I’m personally not in favour of reservations in employment or legislative bodies for women, We have sufficiently strong women leaders who have come up on their own, often from the grassroots, to be assured woman power  is already a fact that requires no further tokenism. It will merely create notional power shifts within the ruling class with a cynical appeasement of  women’s votebanks, while diverting attention from actual issues.   I myself made it to the civil service with all my women colleagues, a  substantial number of  women who got in on merit without the crutches and concessions of gender. Educational empowerment is generally sufficient for that kind of inclusion to happen.  An educated, able bodied woman is less in need of additional sops than a transgender or physically challenged person of either sex.

To sum up, where opportunities exist, the spotlight has to be on laws that ensure safety  and conducive working conditions to take the growth story forward. Where opportunities fall short, the challenge is to bring them about in various ways, along with  basic facilitations to ease life for the marginalized Indian woman and also other neglected sections. The growth story for women cannot be disconnected from overall indices of development for everyone, or else unwarranted  divisions, social cleavages and conflicts  will intensify, manifesting in ugly and violent ways.

I hope a day will soon come when such occasions of pondering on inclusiveness will not be necessary because a sensitive and responsive society would have done whatever is required to accomplish the just and equitable for all.

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Though a veteran of gracing functions on 15th August, this one addressing a kindred feminine circle for Independence Day 2012,  at a Ladies Club where I myself am a member was rather meaningful. Being amidst patriotic ladies reminded  one that women were the unsung heroines of the freedom movement, not only as leaders like Sarojini Naidu or Captain Laxmi but equally  holding the fort while husbands boycotted British India’s employments and filled the jails.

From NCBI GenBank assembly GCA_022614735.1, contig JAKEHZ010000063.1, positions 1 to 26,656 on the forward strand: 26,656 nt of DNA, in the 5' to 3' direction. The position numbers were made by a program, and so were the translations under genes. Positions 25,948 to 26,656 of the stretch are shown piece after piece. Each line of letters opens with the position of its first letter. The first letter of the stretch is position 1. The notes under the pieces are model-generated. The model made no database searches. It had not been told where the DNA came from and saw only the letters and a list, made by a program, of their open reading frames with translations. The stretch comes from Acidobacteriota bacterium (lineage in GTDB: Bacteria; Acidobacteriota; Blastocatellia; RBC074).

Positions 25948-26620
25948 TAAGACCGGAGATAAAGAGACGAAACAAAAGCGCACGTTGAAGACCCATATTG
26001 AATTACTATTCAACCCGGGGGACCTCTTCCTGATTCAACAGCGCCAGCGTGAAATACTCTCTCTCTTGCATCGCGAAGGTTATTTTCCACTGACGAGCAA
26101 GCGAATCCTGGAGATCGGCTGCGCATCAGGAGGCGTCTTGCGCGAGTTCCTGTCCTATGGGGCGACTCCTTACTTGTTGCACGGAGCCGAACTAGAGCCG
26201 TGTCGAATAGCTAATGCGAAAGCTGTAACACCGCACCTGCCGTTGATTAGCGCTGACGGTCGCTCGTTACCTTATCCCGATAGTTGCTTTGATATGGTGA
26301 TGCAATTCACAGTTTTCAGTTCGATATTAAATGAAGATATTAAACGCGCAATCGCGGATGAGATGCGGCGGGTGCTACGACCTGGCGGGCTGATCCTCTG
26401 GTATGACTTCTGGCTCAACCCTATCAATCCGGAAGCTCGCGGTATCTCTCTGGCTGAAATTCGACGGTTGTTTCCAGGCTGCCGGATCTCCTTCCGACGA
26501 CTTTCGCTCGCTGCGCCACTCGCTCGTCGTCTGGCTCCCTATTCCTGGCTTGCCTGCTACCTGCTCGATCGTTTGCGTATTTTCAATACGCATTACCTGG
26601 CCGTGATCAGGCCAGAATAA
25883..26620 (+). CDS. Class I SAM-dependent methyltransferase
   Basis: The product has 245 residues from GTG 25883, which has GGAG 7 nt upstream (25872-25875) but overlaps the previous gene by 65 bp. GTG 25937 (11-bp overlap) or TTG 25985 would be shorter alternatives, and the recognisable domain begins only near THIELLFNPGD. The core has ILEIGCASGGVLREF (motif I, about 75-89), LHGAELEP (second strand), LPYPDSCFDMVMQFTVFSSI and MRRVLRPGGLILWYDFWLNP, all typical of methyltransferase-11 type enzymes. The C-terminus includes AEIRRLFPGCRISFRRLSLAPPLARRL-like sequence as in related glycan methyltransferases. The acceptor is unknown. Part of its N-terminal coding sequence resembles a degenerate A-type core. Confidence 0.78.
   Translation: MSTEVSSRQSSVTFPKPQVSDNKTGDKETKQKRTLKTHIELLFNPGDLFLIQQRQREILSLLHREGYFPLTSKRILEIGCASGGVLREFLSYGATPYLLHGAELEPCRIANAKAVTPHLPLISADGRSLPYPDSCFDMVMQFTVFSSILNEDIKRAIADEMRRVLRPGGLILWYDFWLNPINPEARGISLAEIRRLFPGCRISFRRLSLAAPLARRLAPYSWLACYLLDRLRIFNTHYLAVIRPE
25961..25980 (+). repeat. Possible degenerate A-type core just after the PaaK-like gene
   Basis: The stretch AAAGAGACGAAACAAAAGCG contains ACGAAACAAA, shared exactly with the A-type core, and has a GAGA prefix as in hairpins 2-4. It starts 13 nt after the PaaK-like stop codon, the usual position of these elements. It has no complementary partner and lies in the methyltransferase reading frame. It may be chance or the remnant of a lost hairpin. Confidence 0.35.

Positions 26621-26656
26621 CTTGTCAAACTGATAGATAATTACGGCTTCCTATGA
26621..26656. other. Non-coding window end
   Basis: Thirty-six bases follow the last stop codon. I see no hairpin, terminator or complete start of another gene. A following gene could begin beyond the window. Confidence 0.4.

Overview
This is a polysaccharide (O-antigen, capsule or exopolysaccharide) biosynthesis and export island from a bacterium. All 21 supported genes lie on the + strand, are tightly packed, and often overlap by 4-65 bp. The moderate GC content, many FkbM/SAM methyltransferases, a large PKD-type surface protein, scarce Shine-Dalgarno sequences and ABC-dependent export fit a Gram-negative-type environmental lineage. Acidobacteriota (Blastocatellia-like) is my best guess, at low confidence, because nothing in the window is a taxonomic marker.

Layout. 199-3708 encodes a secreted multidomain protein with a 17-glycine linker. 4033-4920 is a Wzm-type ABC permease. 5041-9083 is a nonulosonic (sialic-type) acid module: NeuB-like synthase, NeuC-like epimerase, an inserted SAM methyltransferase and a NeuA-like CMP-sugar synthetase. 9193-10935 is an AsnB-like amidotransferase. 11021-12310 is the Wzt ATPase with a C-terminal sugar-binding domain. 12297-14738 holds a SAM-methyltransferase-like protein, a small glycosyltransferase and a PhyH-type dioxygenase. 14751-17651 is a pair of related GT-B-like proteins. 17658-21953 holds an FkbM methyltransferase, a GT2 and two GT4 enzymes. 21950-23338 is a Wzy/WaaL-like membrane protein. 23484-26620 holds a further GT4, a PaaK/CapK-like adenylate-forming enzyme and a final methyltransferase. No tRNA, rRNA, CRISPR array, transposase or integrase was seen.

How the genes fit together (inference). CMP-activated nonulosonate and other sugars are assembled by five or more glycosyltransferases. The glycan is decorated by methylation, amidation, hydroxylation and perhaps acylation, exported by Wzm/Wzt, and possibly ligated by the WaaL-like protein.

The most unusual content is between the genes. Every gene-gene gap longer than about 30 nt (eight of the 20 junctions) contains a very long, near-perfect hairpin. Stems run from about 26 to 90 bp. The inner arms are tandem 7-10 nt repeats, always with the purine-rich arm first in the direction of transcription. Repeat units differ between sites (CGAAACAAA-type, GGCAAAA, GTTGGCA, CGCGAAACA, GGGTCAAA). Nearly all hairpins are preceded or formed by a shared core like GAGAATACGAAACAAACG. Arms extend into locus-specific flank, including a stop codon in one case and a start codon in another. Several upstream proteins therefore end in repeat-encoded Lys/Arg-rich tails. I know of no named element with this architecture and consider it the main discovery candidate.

If you read the book “ Freedom at Midnight” there’s a vivid description of the crowd that thronged the Red Fort to hear Jawaharlal Nehru’s famous “ Tryst with Destiny” speech. It comprised people of different communities representing the unity underlying the freedom movement. Sadly, this cohesive collaboration has lost its strength, as Indian-ness takes a backseat to caste, creed, region and all manner of divisions and sub-divisions. A ladies’ club struck me as a heartening entity, where a diverse cross section of womanhood represents in miniature the secular spirit of free India.

One might feel pessimistic about the Indian female’s woes and sorrows. While ground realities differ, independent India has been benign, even partial to women at the policy level. Female franchise came after long struggle in the so called progressive democracies- if you recall the movie “Mary Poppins”, Winnifred Banks, the mother of Jane and Michael spends her time at suffragette rallies fighting for women’s right to vote. Indian women have amazingly enjoyed the right to vote right from the  very first general election and indeed their large turnout usually determines electoral outcomes. India has led the world in producing politically powerful women- a woman Prime Minister,President, a de-facto leader of a coalition at the centre and unusually assertive Chief Ministers.